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Niday v. Roehl Transport, Inc.

Court of Appeals of Iowa

April 3, 2019

MIKE MARION NIDAY, Petitioner-Appellant,
ROEHL TRANSPORT, INC., Respondent-Appellee.

          Appeal from the Iowa District Court for Polk County, Paul D. Scott, Judge.

         An injured worker appeals the district court order finding the Iowa Workers' Compensation Commission had no jurisdiction to award benefits. REVERSED AND REMANDED.

          Joseph S. Powell of Thomas J. Reilly Law Firm, P.C., Des Moines, for appellant.

          Lee P. Hook and Tyler S. Smith of Peddicord Wharton, LLP, West Des Moines, for appellee.

          Heard by Potterfield, P.J., and Tabor and McDonald, JJ, but Decided by Potterfield, P.J., and Tabor and Mullins, JJ.

          Tabor, Judge.

         We must decide if a truck driver injured outside of Iowa is entitled to workers' compensation benefits under Iowa Code section 85.71(1)(b) (2014). The key question is whether the "contract of hire" between employer Roehl Transport, Inc. (Roehl) and employee Mike Niday was "made in this state." Because the parties assented to all terms of the contract while Niday was in Iowa, his claim met the requirement of territorial jurisdiction under the statute. Accordingly, we reverse the district court's judicial review decision and remand for further proceedings.

         I. Facts and Prior Proceedings

         In his mid-50s and looking for a career change, Niday enrolled in classes at Indian Hills Community College to earn his commercial driver's license (CDL). He worked as a supply-chain manager for Liguria Foods in Humboldt and attended weekend classes in the spring of 2013. On campus, Niday noticed posters advertising employment opportunities with Roehl.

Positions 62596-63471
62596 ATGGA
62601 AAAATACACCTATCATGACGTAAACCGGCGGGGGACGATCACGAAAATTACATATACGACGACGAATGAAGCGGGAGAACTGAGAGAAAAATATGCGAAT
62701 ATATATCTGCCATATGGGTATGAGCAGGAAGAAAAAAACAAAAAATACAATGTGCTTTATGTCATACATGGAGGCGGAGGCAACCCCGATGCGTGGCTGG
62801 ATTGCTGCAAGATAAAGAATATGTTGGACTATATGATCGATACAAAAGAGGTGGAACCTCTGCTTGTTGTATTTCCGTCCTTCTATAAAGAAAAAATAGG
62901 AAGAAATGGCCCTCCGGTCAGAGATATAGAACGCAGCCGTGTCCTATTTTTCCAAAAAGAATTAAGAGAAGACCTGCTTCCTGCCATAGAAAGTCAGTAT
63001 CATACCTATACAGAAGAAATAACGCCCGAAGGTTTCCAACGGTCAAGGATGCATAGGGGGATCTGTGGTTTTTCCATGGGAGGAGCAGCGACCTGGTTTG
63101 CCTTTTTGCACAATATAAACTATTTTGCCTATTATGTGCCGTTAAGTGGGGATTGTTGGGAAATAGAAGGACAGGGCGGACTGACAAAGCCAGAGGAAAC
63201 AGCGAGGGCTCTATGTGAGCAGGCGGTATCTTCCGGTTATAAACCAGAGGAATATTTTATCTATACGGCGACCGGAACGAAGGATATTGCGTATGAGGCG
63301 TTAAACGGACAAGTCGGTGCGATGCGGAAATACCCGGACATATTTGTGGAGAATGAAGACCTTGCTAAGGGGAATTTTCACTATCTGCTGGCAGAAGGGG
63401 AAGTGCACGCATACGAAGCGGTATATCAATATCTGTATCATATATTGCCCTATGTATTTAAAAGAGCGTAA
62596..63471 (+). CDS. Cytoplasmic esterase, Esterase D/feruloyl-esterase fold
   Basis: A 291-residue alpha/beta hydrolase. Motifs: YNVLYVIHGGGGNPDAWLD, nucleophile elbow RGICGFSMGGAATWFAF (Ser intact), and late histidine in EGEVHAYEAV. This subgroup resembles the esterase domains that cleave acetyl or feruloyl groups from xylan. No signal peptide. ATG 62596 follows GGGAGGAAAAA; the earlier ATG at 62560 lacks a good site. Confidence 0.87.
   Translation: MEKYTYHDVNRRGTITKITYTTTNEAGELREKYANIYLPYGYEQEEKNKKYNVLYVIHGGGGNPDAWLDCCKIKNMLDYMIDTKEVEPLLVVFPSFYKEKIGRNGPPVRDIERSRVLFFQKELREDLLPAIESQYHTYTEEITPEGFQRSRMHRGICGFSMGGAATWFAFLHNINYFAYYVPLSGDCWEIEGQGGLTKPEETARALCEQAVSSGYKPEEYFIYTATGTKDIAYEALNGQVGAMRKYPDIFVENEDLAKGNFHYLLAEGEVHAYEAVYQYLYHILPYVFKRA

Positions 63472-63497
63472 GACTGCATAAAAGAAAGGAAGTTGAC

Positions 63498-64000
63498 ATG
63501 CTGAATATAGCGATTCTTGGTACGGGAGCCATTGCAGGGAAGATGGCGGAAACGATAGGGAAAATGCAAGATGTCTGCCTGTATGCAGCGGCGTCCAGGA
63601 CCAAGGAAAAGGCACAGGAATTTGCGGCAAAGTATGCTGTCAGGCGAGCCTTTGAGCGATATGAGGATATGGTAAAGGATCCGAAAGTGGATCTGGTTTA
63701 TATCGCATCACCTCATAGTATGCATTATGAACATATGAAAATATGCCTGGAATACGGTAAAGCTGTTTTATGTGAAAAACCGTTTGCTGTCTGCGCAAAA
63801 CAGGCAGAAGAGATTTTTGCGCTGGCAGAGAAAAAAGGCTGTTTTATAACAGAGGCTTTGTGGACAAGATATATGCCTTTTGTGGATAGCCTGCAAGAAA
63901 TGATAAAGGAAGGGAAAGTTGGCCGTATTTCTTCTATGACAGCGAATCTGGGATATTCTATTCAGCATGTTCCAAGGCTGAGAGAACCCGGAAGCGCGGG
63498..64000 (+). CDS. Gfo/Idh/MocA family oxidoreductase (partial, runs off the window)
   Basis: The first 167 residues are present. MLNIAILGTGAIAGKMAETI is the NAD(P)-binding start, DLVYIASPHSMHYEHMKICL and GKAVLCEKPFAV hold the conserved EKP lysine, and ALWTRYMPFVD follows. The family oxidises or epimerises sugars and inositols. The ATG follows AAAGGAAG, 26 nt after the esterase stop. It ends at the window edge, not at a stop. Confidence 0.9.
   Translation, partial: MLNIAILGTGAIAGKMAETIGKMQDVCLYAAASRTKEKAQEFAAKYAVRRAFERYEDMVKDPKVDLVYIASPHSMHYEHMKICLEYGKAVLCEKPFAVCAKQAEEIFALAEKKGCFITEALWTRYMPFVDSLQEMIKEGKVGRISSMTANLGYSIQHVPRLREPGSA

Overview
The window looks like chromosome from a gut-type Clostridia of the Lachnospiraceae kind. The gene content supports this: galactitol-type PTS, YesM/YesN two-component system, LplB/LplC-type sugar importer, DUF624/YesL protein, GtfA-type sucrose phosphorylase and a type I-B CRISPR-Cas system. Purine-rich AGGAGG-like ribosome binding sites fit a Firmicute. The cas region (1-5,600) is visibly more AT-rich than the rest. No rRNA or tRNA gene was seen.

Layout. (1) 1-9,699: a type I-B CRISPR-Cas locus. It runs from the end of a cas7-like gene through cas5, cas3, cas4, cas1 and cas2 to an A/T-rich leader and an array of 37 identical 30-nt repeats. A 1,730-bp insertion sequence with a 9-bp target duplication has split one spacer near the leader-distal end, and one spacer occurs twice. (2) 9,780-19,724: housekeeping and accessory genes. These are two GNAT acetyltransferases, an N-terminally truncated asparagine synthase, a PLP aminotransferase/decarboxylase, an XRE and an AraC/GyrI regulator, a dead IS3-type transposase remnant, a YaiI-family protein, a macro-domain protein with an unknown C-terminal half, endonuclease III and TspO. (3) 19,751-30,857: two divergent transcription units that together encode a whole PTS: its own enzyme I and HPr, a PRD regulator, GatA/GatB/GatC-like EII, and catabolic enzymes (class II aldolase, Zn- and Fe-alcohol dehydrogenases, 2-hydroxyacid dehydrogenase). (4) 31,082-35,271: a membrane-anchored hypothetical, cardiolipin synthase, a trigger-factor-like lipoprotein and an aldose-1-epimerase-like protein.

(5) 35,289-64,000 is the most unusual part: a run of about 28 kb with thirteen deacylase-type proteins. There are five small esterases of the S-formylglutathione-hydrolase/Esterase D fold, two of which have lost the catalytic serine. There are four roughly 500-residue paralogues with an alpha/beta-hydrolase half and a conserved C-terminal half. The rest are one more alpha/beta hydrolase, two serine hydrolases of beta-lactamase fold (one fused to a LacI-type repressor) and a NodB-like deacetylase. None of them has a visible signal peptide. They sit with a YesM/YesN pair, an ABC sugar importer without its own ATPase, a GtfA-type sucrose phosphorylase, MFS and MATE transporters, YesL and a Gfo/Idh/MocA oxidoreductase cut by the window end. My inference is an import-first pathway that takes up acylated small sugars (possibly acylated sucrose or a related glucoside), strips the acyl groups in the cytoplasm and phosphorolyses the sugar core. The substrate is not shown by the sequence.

Roehl is a nationwide trucking company with operating authority in forty-eight states-including Iowa. The company is headquartered in Marshfield, Wisconsin and has nine terminals in seven states-Wisconsin, Georgia, Indiana, Texas, California, Arizona, and Michigan. Roehl also has drop yards[1] across the country, though it has none in Iowa.

         The posters sparked Niday's interest, so he asked one of his instructors if Roehl was a good employer. Because the instructor had positive views of the company, Niday decided to apply for a truck-driver position through Roehl's website after he earned his CDL in May 2013. Roehl receives applications from all over the country and reviews them at its corporate headquarters in Wisconsin.

         Shortly after applying, Niday received a written notice from Roehl recruiter Alice Farvour-Smith congratulating him for passing Roehl's initial screening process. The notice advised Niday to call Farvour-Smith within two days if he was interested in progressing to the next steps of the hiring process. Before Niday had a chance to contact Farvour-Smith, she called to discuss employment with Roehl. Niday was on the job at Liguria Foods in Humboldt when he received Farvour-Smith's phone call. Niday testified:

[They] said they had received my online application and would like to discuss me com[ing] to work for them.
I don't remember verbatim, but I do remember that we discussed the divisions they had, flatbed, dry van, reefer, and I chose the flatbed division. They have different subdivisions, Midwest regional, national, and of course there's different pay packages. We discussed that. I told them I'd like to accept the Midwest regional, have a little more home time.